Probably the most fascinating figure in Romania’s history is Vlad Tepes better known outside of the Romanian borders as Dracula. Some say he was a cruel and heartless leader, for others, he is a hero, but since historic debates are not our main purpose, there is one interesting question that most people have about Vlad Tepes. We already know he was not a real vampire and that story is just a myth perpetuated by Bram Stoker’s novel. However, we have to ask ourselves at one point if he did indeed used to drink the blood of his victims or if that is just another popular myth.
To answer this question we would have to take a look at Romania’s culinary evolution throughout the centuries to fully grasp what Romanian rulers did have on their tables during a feast, which foods would they often consume and which dishes that are now part of the Romanian traditional cuisine were not as common or even unknown to Romanians who lived during medieval times.
Common foods during Dacian and Roman times
Prior to the formation of the Romanian language, before the formation of the Romanian people, before the Romanization, there were the Dacians. The basic occupation of the Dacians was agriculture. During the expedition of Alexander the Great to the north of the Danube, his soldiers had to go through large wheat fields, and had to cut them down with their spears.
According to some historians, the Dacian ruler Decebal, during the wars with the Romans, had some of his people in charge with the defense of the cities and the others to take care of the agricultural works. Agriculture was vital to the existence of the Dacian state and viticulture played a major role.
Dacians would consume peas, leeks, grains, onions, carrots, radishes and birch sap. Apples and honey were very much appreciated. We don’t have much written information about their culinary habits, but there are details that we know thanks to the ancient Dacian and Roman sites, the most famous one being Sarmizegetusa Regia and ruins of former Roman city Ulpia Traiana Sarmizegetusa, the place where the church from Densus was built, the oldest stone church from Romania. Dacians consume mainly vegetable products, bread, mushrooms, various types of cheese, just like in current Romanian rural areas.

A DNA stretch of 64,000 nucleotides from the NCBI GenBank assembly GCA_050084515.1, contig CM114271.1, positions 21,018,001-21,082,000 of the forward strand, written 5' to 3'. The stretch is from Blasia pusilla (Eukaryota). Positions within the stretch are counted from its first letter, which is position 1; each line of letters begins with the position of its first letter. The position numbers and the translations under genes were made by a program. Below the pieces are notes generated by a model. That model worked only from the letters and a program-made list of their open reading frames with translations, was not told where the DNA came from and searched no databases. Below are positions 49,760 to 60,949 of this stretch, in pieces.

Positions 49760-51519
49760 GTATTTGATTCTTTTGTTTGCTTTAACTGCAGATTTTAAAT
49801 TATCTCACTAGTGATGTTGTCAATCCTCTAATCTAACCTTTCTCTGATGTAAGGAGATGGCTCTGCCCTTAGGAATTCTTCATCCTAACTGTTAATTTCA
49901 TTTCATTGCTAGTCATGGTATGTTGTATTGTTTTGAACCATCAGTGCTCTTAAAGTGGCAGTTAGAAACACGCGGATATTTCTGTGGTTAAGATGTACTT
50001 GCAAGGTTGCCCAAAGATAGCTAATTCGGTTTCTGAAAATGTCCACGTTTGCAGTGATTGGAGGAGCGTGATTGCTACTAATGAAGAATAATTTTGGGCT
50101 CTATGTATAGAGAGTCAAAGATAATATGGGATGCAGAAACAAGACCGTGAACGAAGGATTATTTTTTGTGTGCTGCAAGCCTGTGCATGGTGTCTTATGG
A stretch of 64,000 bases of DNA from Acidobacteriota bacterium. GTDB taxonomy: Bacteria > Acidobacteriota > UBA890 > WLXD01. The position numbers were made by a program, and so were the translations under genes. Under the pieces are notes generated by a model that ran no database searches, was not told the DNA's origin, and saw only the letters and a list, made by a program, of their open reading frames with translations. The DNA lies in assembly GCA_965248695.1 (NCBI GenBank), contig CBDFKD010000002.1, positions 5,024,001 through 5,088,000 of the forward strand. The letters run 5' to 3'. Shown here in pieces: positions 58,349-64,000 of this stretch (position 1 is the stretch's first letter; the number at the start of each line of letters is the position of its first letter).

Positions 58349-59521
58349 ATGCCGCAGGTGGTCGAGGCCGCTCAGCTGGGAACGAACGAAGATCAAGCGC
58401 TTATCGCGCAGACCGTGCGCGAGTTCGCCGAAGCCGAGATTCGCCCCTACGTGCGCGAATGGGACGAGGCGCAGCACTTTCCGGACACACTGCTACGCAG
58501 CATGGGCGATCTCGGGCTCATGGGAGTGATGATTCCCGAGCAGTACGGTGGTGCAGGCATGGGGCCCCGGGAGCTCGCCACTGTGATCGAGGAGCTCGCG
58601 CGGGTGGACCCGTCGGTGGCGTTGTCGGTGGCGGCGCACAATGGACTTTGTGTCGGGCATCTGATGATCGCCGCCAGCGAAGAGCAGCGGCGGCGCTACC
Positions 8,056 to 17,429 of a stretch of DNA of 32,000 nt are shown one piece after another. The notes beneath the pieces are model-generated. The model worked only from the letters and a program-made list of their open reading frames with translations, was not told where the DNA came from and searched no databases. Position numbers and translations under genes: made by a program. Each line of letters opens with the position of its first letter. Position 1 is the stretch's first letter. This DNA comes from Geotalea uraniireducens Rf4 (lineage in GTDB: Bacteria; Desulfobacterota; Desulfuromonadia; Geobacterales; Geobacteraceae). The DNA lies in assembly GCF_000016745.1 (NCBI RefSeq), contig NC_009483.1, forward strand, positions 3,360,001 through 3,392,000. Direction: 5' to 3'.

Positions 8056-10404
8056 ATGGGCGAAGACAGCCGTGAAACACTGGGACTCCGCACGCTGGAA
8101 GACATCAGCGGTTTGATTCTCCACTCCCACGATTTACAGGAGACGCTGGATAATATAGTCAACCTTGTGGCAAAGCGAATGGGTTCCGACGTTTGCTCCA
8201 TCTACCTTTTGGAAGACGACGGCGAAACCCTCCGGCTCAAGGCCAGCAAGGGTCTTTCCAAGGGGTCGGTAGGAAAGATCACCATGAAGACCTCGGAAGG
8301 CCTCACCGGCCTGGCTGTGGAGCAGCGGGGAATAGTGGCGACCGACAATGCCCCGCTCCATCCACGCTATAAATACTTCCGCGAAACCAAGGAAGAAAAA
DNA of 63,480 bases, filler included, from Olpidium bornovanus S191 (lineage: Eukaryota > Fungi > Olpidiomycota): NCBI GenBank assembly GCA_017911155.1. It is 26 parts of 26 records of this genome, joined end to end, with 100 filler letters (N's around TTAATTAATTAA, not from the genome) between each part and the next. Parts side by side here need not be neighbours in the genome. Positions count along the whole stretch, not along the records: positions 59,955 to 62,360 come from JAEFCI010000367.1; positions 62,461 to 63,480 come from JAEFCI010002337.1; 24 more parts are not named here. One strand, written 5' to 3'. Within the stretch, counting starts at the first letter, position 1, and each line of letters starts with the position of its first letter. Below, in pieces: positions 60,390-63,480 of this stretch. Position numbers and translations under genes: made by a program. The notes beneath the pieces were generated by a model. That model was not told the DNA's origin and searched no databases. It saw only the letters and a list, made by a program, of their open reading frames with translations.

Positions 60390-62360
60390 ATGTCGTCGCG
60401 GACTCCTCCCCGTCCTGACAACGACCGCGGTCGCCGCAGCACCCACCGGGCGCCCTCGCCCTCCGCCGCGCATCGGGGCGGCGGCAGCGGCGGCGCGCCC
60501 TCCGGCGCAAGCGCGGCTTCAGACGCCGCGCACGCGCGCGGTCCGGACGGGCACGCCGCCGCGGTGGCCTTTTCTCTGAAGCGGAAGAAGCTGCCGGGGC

The famous polenta (mamaliga), one of the most popular traditional Romanian dishes was not consumed during the Dacian period simply because corn was not yet cultivated in Europe. The abundance of vineyards, cultivated and wild fruits allowed the Dacians to obtain wines of different varieties, beer, mead, and their derivatives. Conservation techniques were also known to them. Salting, smoking and drying were some of the usual methods to preserve meat obtained from hunting or domestic animals.
We can’t say that the Dacians fed with sophisticated food, but the Romans were experts in elaborate feasts. The Romans became famous in ancient times for extravagant feasts, the food presentation, its richness and diversity. In Rome, a dozen of different kinds of dishes could be served at one meal. Romans had also some unusual…culinary habits. They used to sometimes drink the blood from gladiators who fought in the arena because they thought that fresh blood or raw liver could help in healing epilepsy.
Flourishing grain trade in Moldavia
Once the historic regions of current Romania were formed, the culinary diversity was influenced by different cultural and commercial connections that the respective regions had with other territories. For example, the historic region of Moldavia was trading grains during Stefan the Great’s (Stefan cel Mare) time on the famous Silk Rod. It has to be said that Silk Road is actually a network of trade roads, the main route linking the Mediterranean basin to East Asia, but adjacent roads were carrying various goods to the Arabian Peninsula, to India or even to Africa.
The most common food in the princely courts was meat obtained from hunting and bread. This is why most medieval rulers have suffered from gout (a disease that occurs because of high meat consumption). There is also a lot of wine drinking in that era, partially because drinking water had a low quality.
The greatest sign of wealth at that time was using spices. Whoever afforded to put spices in the food was very rich and became much respected in their social group. Spices were also the main currency of exchange, being more valuable than gold in some cases. Pepper, for example was sold in pieces (the price was fixed per grain).
Moldavia of the 15th-16th centuries was connected to the economic and cultural circuit between the East and the West, which brought it money and fame. More than five hundred years ago, one of Europe’s most important commercial roads, the “spice road”, passed through Moldova, and Stefan the Great was the first to fully understand the importance of this great advantage and exploited it for his benefit. Trade was one of the main reasons for which the ruler engaged in wars to remove competition, and he made alliances to encourage and protect commercial trade, especially for grains.
During medieval times, the only resources on which Moldavia could rely – not much different from the current ones – consist of forests, pastures, extensive cultivated areas (with grains and vineyards) and stone, sand and limestone exploitation.
One of the main goods traded, cereals consisted of wheat barley, oat and the most extensive culture being, apparently, millet according to some historic chronicles, especially the Turkish ones, which mention the supplies found at Cetatea Alba at its fall.